Morning Commentary: Is the Fed Approaching an End Game?

Foreign Exchange - Morning Commentary

Is the Fed Approaching an End Game?

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Alan Rose
Alan Rose
Foreign Exchange Head Trader
As we enter this holiday shortened week, markets are generally subdued and foreign exchange markets are mixed. There is a lack of prime first tier economic data this week and the markets will continue to react to last week's prime market moving news.  Here are some of the key stories and questions that the markets are following:
  • The market will continue to focus on the status of both the Brexit negotiations and the standing of PM Theresa May within her Tory party with the possibility of a vote of no confidence.
  • The collapse of the price of oil which saw 12 straight days of decline before finally stabilizing and the implications for energy and commodity linked currencies.
  • Is the Fed in the process of shifting gears and reevaluating its monetary policy forecast for continued interest rate hikes into 2019?
Late last week, Fed Vice Chairman Richard Clarida made comments that surprised the market by stating that “we are close to neutral” implying that the Fed was closer to the end game of this rising interest rate cycle going back to 2015. Less than a month ago, Fed Chairman Powell spoke and said that the Fed was “a long way from neutral” and the markets have interpreted the Vice Chairman’s recent comments as a correction of Chairman Powell’s apparent misstep.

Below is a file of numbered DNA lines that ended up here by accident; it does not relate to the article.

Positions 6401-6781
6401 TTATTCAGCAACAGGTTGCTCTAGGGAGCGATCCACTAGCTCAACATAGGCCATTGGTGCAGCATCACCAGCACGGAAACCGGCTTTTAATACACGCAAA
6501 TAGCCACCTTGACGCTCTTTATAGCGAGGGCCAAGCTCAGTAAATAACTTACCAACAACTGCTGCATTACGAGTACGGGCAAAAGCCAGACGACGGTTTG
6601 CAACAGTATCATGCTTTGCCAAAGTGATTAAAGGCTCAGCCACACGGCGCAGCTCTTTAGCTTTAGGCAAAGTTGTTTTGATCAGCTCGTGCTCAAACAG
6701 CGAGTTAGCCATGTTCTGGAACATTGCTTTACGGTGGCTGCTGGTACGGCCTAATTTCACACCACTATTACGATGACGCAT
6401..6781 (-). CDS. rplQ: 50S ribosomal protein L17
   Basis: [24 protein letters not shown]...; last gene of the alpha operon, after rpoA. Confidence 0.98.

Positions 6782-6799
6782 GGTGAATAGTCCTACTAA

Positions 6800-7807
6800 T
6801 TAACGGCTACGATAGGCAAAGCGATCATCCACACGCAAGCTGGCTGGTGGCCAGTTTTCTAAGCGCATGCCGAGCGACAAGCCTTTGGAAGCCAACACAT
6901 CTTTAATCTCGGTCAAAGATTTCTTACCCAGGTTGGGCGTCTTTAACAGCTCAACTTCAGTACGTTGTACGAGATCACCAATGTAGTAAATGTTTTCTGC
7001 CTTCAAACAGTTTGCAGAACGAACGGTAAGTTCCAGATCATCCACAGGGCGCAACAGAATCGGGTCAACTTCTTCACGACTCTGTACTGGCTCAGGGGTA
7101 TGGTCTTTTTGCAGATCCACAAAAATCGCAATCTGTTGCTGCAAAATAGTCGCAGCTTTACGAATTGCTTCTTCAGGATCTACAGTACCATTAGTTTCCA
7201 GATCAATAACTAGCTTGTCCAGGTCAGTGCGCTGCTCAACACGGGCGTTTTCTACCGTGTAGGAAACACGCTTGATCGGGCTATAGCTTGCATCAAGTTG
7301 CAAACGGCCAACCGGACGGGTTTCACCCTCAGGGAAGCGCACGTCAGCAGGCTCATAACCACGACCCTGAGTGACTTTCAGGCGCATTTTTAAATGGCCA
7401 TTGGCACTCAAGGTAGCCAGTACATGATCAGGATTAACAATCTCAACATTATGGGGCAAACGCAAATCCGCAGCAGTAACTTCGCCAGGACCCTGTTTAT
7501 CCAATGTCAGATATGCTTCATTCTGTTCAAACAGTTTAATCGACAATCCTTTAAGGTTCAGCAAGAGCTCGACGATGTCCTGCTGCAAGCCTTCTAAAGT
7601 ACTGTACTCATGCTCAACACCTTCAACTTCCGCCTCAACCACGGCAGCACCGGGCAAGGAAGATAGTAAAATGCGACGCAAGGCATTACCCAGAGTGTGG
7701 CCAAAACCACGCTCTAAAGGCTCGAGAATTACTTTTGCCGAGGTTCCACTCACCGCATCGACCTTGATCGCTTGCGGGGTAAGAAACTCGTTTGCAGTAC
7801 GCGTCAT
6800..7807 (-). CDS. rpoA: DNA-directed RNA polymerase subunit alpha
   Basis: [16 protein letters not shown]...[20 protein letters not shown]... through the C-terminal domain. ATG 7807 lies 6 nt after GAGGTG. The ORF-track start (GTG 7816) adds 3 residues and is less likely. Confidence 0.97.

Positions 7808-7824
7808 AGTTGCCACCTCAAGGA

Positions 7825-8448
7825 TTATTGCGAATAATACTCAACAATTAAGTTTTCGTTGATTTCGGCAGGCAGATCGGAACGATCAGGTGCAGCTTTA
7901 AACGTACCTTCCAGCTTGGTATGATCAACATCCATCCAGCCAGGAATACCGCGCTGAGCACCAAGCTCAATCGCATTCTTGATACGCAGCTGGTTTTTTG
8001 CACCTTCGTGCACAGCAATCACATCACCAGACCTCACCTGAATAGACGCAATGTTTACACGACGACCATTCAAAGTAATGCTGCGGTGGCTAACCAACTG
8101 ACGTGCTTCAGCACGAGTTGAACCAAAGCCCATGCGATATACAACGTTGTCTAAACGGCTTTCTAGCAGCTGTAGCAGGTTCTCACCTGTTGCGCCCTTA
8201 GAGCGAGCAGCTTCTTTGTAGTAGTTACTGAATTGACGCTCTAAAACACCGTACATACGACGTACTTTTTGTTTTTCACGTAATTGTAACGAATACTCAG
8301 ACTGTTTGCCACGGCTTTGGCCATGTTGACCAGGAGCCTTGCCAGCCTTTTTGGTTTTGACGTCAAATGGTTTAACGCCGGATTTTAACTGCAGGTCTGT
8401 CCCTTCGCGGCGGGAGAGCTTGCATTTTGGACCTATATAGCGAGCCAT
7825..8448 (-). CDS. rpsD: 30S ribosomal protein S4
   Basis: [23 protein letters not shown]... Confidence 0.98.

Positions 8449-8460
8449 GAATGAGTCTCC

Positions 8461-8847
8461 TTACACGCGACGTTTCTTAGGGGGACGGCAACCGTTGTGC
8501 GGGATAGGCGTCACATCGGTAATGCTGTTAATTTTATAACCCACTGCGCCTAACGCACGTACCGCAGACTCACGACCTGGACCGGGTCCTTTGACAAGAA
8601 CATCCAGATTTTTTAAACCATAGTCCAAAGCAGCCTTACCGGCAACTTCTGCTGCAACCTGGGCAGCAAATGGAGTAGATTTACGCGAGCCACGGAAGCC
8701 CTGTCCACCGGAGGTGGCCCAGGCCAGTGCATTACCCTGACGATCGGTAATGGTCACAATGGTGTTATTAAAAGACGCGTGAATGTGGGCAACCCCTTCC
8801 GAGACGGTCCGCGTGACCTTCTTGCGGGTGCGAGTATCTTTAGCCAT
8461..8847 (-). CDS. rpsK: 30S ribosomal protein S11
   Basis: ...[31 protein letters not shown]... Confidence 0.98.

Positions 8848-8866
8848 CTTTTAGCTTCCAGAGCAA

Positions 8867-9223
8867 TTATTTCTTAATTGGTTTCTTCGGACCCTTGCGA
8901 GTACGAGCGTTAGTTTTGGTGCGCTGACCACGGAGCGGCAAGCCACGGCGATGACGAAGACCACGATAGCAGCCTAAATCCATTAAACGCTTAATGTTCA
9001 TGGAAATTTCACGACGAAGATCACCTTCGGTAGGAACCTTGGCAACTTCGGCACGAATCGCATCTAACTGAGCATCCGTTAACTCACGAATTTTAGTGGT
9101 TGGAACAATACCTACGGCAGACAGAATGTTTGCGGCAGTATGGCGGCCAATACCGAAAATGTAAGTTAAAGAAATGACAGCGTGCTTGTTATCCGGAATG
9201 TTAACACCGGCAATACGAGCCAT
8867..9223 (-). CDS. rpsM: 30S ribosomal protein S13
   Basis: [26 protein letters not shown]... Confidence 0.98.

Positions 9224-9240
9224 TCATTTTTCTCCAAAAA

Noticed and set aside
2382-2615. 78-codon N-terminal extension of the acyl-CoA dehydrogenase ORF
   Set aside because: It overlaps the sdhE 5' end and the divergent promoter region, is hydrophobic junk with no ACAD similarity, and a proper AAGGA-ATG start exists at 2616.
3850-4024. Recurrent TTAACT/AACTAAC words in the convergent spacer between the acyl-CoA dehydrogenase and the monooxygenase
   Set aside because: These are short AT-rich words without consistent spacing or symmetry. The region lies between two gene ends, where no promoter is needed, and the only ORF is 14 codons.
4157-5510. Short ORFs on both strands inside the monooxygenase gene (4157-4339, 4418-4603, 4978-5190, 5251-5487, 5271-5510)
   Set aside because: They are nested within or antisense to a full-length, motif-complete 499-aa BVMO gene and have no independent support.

Market are always looking forward and the Fed Funds future market has moved significantly. Clarida's comments combined with recent continued stock market volatility and turmoil are changing the expectations of future Fed rate increases. The December 2020 contract barely suggests 50 bp of tightening inclusive of a 25 bps hike in December.  This represents a significant downgrade from what was thought to be at least two to three more rate increases next year and is part of the explanation for why the U.S. dollar has fallen for five straight sessions.
Interest rate projections and interest rate differentials are critically important for almost all asset classes but in particular for the value of the U.S. dollar. How events unfold over the next weeks and months regarding Brexit, U.S. – China trade, and the future course of U.S. interest rate will play a key part in impacting how investors and traders will determine the value of equities, commodity prices, and the U.S. dollar.
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